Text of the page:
Log4j Security Kit Detected in OmniFind Text Search Server
March 14, 2022
Timothy Pricket Morgan
Who would have thought that a logging utility written in Java and available for more than two decades could cause so many problems? But that’s the nature of the Log4j security vulnerability, which has been installed in all sorts of system software and had a Log4Shell vulnerability that was discovered by Chinese IT giant Alibaba on November 24 last year and has was revealed to the world on December 9. as a zero-day vulnerability.
Several areas of the IBM i software stack use the Log4j logging utility, which is one of many Apache open source software projects around the world. We watched in the stories of The Four Hundred, as well as in the IBM i PTF Guide which is put together by Doug Bidwell every week. Bidwell has informed us that there is a security bulletin update, CVE-2021-4104which you can see here for IBM i 7.4which explains that the OmniFind text search server for the relational database Db2 for i.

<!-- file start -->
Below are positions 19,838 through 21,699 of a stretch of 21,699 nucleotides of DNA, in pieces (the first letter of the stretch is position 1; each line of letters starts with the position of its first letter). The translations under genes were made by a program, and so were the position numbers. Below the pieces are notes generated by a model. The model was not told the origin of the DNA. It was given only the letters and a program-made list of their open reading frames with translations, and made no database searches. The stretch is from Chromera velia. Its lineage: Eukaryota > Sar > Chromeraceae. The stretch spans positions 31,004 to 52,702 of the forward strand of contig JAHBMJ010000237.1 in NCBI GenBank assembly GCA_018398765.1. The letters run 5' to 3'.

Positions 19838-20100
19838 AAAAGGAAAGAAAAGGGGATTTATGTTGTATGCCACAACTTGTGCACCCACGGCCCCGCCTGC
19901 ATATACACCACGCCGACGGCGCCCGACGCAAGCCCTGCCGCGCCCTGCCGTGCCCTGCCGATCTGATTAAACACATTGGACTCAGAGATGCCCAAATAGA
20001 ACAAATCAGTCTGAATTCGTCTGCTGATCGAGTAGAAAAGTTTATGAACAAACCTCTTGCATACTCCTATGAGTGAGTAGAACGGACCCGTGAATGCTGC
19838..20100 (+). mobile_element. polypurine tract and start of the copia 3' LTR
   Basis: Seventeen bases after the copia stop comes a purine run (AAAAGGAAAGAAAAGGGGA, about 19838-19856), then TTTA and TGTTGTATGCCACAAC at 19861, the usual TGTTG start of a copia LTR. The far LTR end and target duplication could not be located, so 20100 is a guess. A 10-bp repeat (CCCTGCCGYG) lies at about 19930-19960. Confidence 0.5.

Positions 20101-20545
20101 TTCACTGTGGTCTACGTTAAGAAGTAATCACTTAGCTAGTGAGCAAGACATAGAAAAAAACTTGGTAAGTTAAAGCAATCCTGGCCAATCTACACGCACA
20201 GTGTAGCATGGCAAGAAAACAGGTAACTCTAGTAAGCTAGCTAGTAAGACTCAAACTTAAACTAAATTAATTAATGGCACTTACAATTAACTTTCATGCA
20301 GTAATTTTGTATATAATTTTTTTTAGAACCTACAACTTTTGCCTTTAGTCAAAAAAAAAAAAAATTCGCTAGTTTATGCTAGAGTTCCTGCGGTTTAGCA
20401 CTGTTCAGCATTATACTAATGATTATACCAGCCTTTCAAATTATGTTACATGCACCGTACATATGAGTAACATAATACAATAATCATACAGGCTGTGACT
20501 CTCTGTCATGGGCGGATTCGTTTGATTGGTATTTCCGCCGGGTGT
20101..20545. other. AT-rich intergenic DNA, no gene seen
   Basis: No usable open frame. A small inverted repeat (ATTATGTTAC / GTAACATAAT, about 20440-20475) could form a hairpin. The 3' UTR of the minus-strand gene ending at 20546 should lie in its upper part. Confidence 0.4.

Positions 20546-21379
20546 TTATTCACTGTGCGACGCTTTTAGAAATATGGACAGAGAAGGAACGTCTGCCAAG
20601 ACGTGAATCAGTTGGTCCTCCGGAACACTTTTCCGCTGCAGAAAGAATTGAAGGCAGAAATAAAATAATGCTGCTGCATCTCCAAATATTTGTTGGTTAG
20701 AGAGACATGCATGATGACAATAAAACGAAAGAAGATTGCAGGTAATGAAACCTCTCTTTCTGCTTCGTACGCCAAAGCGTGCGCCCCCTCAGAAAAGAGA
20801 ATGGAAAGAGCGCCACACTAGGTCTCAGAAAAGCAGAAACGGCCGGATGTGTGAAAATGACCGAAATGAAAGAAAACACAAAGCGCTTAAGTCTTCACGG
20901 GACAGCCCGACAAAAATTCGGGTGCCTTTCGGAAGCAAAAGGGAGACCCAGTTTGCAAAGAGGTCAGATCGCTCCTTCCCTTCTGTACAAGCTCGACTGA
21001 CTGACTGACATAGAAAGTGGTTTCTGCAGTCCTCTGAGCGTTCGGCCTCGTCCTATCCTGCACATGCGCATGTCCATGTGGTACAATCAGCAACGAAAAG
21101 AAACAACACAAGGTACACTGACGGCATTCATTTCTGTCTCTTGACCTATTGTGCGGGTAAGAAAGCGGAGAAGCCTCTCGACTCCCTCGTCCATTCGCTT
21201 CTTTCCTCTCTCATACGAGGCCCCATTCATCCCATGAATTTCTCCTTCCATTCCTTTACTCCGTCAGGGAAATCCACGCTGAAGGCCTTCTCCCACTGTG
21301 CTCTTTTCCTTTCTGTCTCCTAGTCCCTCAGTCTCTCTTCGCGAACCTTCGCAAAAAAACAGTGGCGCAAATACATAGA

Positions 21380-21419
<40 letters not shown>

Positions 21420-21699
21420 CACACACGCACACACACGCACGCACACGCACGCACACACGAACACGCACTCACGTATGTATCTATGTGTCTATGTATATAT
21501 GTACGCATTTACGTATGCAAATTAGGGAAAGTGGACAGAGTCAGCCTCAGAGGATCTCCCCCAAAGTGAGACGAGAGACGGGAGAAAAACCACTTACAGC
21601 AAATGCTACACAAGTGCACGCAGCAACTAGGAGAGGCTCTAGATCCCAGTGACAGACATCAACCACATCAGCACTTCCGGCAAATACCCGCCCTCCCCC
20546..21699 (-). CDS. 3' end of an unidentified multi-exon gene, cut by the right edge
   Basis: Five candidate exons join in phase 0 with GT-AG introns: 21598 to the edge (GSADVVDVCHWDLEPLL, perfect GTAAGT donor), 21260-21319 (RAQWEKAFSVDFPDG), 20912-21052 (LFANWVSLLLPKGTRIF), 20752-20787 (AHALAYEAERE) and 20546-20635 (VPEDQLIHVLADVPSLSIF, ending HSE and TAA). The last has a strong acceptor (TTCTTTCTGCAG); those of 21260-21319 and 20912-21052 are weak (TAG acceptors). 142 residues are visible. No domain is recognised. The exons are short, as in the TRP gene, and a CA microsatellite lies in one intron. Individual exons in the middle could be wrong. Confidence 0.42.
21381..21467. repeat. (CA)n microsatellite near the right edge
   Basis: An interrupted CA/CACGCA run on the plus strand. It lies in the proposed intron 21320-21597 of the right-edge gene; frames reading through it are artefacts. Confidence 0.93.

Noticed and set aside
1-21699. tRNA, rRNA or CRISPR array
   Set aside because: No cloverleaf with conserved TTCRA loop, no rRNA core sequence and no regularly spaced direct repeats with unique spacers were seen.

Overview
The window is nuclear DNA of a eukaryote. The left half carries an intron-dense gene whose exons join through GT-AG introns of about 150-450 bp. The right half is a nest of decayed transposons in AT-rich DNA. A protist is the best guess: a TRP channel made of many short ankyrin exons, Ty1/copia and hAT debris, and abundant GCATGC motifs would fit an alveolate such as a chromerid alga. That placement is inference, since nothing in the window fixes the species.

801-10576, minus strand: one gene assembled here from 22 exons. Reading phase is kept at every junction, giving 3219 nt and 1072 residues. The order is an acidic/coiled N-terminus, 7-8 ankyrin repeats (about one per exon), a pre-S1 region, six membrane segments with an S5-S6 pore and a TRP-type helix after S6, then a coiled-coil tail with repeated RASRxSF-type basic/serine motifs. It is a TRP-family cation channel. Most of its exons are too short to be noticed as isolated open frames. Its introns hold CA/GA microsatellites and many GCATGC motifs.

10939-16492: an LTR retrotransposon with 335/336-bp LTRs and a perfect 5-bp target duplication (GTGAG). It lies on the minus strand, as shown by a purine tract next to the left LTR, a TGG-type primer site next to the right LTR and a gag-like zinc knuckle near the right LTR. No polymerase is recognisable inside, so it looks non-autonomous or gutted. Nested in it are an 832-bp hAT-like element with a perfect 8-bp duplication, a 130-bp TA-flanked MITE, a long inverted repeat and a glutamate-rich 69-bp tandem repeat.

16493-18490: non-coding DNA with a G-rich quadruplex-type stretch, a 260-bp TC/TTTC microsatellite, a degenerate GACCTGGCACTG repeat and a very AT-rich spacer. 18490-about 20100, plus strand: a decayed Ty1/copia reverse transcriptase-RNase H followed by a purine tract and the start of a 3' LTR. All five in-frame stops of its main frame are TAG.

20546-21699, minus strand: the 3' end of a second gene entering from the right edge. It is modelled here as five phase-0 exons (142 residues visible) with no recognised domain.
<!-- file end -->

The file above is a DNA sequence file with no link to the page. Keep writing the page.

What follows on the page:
The OmniFind text search server was first released with i5/OS V6R1 in 2008, and we first covered it here. As its name suggests, OmniFind is a search engine capable of browsing and indexing textual data stored in just about any format. relational databases running on i5/OS and IBM i platforms and System z mainframes running z/OS. OmniFind Search for Db2 can analyze documents stored in the relational database, and just about anything you can imagine, including Excel spreadsheets, XML, HTML and PDF files and PowerPoint presentations, is also searchable. It’s unclear how ubiquitous the OmniFind tool is, but it’s likely that it’s used frequently enough that IBM issues patches to it that disable the Log4j logging feature.
IBM is fixing three versions of the OmniFind Text Search Server for Db2 for i, including V1R3M0, V1R4M0, and V1R5M0, which correspond to IBM i versions 7.2, 7.3, and 7.4. Fixes for each version are described in detail here:
OmniFind uses Log4j to generate diagnostic logs and traces in some of its components, and these patches address the issue by removing the Apache Log4j software entirely. It is unclear which logging function replaced it, if any.
Just a reminder that Bidwell has created an additional spreadsheet in addition to the IBM i PTF Guide which contains the latest information on what to worry about and what to do about this vulnerability. You can download the Log4j spreadsheet on this link.
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